Michael Barera / CC BY-SA

May 19, 2020; Model D

In Detroit, the Eastern Market Partnership is a nonprofit that manages the famed historic Eastern Market on behalf of the City of Detroit. As NPQ’s Rick Cohen observed six years ago, “Established in 1891, the market is a collection of fruit, vegetable, meat, and flower producers and vendors. Located about a mile northeast of downtown Detroit, Eastern Market draws thousands of visitors and customers.”

When the pandemic hit, the initial impact was devastating. As Dorothy Hernandez writes in Model D, “The market can see as many as 45,000 visitors on a Saturday. But since the pandemic has brought even the most routine things like food shopping to a grinding halt in Michigan and across the country, the numbers have dropped dramatically.”

“At first when the [statewide shutdown started], we weren’t hitting past 400 shoppers on a Saturday,” market manager Lonni Thomas tells Hernandez. “I’ve never seen a Saturday market that dead; even during a blizzard we hit 2,000 people.”

And yet, the marketplace has carried on. One factor has been the tenacity of its vendors. For example, Sheryl Gregoire from the People’s Pierogi Collective has been a vendor at Eastern Market since 2008. She comes every Saturday selling pierogi, from potato to jalapeño poppers. Ready-to-eat sales are down 75 percent, but she’s keeping the business running.

“We have to support the market,” says Gregoire. “If all the vendors stopped calling coming, then people stop coming. So, I think it’s really important to keep going in and support the market and be there for them.”

And, as Hernandez explains, many vendors, and even the market itself, “have adapted and pivoted in the wake of the novel coronavirus that has swept through the country.” These innovations have included the development of a Tuesday drive-through market and a Saturday farm box program. Gregoire says while her ready-to-eat sales have fallen, her frozen pierogi sales are steady, and she has also added online ordering for Saturday pickup. All told, together she is able to keep her business going.

The farm box program has turned out to be an “exploding marketplace,” says Caroline Michniak, Grow Eastern Market program manager. The first time around, 50 orders were placed for the boxes, which feature staple produce from local farmers, such as potatoes, onions, and beets, with extras like parsley seeds or hemp hearts. Shoppers can also add artisanal bread, meat, eggs, and other specialty products. Now the box is consistently selling out as quickly as a few hours of going live on the website, with orders averaging a total of 325 boxes.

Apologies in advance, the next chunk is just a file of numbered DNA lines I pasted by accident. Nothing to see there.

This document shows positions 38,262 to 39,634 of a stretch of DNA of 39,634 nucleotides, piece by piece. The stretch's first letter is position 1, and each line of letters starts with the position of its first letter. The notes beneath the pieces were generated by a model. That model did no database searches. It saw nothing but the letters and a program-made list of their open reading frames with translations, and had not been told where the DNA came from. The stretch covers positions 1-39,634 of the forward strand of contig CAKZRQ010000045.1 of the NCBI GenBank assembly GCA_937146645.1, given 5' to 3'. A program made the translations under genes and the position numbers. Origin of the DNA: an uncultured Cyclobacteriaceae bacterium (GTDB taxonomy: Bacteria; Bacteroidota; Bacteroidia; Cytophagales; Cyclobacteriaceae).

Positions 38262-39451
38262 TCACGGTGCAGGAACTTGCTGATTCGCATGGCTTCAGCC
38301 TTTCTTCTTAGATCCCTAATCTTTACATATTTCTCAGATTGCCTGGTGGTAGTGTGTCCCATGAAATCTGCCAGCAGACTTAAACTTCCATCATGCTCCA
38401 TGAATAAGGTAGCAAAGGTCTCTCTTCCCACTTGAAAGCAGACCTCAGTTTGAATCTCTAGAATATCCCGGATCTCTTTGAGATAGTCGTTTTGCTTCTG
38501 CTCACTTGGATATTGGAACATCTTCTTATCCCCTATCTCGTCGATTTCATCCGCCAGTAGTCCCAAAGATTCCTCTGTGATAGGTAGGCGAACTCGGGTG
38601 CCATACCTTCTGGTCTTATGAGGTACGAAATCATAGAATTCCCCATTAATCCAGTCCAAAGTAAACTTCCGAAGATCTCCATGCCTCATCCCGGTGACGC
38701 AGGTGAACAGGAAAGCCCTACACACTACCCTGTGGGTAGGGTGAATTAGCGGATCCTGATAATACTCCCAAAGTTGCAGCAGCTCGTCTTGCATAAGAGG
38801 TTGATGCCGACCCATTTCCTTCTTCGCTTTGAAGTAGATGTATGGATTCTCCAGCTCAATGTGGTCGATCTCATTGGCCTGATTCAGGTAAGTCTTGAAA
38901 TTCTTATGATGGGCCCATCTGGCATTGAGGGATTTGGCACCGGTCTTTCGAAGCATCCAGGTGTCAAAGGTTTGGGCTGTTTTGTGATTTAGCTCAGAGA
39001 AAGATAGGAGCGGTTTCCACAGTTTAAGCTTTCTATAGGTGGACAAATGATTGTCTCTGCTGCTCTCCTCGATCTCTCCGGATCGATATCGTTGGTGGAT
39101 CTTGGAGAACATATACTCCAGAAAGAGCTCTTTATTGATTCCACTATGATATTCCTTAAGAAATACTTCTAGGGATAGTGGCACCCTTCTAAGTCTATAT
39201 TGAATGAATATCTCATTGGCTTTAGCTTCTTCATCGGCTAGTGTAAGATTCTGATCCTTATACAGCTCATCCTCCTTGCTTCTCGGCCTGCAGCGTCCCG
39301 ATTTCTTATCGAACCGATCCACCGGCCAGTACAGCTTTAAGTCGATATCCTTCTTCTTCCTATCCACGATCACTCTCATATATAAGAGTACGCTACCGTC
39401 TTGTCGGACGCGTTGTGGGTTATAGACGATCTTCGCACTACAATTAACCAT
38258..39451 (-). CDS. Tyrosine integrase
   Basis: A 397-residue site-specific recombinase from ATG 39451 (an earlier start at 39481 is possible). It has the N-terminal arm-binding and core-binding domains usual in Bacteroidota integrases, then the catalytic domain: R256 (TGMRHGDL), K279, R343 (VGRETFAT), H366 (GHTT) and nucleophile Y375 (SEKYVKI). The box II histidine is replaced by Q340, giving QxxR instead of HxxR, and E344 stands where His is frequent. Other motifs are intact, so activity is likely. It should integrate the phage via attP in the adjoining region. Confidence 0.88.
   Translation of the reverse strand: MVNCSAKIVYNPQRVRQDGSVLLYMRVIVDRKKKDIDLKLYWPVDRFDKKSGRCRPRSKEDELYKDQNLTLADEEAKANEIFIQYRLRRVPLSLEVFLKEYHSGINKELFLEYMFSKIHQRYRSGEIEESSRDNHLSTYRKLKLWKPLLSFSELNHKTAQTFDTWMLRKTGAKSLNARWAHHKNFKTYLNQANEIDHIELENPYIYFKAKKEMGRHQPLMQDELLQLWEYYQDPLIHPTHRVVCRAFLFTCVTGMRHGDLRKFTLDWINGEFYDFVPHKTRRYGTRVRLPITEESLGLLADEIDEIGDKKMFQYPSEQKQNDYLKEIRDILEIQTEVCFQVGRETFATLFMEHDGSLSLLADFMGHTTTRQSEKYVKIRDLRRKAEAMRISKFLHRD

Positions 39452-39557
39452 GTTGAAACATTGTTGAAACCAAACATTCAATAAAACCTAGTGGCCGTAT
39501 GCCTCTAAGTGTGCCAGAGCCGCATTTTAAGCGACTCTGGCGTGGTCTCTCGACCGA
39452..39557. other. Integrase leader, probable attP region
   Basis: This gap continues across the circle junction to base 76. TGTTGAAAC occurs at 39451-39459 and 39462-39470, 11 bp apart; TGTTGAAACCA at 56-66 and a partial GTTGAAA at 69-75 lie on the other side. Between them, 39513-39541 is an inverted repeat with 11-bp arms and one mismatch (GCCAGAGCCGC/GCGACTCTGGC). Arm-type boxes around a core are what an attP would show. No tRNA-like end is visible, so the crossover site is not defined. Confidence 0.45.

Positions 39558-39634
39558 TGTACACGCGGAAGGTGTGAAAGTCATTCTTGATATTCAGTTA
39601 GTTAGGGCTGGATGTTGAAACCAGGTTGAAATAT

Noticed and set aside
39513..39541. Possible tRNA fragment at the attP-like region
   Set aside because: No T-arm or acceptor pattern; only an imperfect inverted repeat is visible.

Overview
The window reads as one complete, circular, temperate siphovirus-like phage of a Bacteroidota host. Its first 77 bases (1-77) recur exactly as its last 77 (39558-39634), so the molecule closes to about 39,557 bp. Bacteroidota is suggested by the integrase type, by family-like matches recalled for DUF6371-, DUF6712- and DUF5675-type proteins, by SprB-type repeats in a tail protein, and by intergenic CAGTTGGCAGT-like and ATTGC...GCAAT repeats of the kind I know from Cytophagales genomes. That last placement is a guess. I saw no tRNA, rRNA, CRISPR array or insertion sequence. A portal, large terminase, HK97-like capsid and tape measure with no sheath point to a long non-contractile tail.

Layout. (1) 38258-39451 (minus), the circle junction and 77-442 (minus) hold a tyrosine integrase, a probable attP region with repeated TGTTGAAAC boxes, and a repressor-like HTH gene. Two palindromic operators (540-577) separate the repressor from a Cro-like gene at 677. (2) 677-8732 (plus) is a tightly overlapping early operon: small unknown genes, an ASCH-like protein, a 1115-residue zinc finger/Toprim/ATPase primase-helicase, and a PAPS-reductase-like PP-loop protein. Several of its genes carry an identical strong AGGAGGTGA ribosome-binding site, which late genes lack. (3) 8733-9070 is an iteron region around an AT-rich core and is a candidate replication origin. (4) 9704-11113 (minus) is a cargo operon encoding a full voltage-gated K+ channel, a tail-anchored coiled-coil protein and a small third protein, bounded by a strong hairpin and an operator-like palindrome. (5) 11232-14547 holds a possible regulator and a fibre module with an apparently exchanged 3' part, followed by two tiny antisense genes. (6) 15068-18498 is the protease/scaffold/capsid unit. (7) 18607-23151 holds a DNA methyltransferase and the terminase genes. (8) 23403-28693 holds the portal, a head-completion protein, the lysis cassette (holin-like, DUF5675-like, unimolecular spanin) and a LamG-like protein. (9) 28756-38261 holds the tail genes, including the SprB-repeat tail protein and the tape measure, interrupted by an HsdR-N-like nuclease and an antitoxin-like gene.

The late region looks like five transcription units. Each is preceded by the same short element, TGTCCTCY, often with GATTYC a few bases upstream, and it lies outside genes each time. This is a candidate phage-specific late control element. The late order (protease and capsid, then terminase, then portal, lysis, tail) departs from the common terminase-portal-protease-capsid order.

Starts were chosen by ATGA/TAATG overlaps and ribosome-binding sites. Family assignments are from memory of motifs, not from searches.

The Tuesday bulk drive-through pick up service has also been wildly successful. The first week the service was offered on March 24th, 30 cars lined up. By the fifth week, there were hundreds of cars lining up and waiting as long as three hours.

As market manager, Thomas had, before the pandemic, focused on non-food markets like the Sunday makers market. Now her focus has shifted to food access programs, community-based projects, and the market’s Tuesday bulk pickup program, where shoppers can check out a list of items and businesses ahead of time, and then drive up to the businesses to purchase their goods and load them in their cars.

The bulk pickup is slated to end at the end of May, according to Thomas, since retail Tuesday markets will begin on June 2nd. But the nonprofit is looking to continue its new online ordering and curbside service practices.

Dan Carmody is president of the Eastern Market partnership. He explains to Hernandez that, “Our mission at Eastern Market is to support local businesses but to do it in a way that’s safe for our vendors, our staff, and our customers. And so just as we’ve done with developing the drive-through Tuesday market or Saturday food box program where people can get the goods they need with limited human contact, we feel compelled to develop those formats.”

Under COVID-19, food access has been a key priority, which is why the Saturday market stayed open. “Even when we only have 15–20 vendors on site,” Carmody says. “they were food essential, [providing] essential needs of the people.”

In addition to the market programs, the partnership has launched other initiatives that address food access, such as distributing boxes to senior centers and dropping off fresh produce to local organizations like Alternatives for Girls, which serves homeless and at-risk girls and young women.

There will be many lingering effects of the pandemic on the food market. “Social distancing is going to be around for a while, and we have to be prepared to better manage them. So, to that extent, some of these new forms of commerce will stick,” says Carmody.

Carmody adds, “Pieces of these programs will more than likely survive in probably somewhat different formats than we’re doing today. We were trying these things, sometimes from one week to the next. And so, you just try stuff in times of crisis, and you learn from it; you try to do better the next week. And that’s the spirit that will continue as we work through this.”—Steve Dubb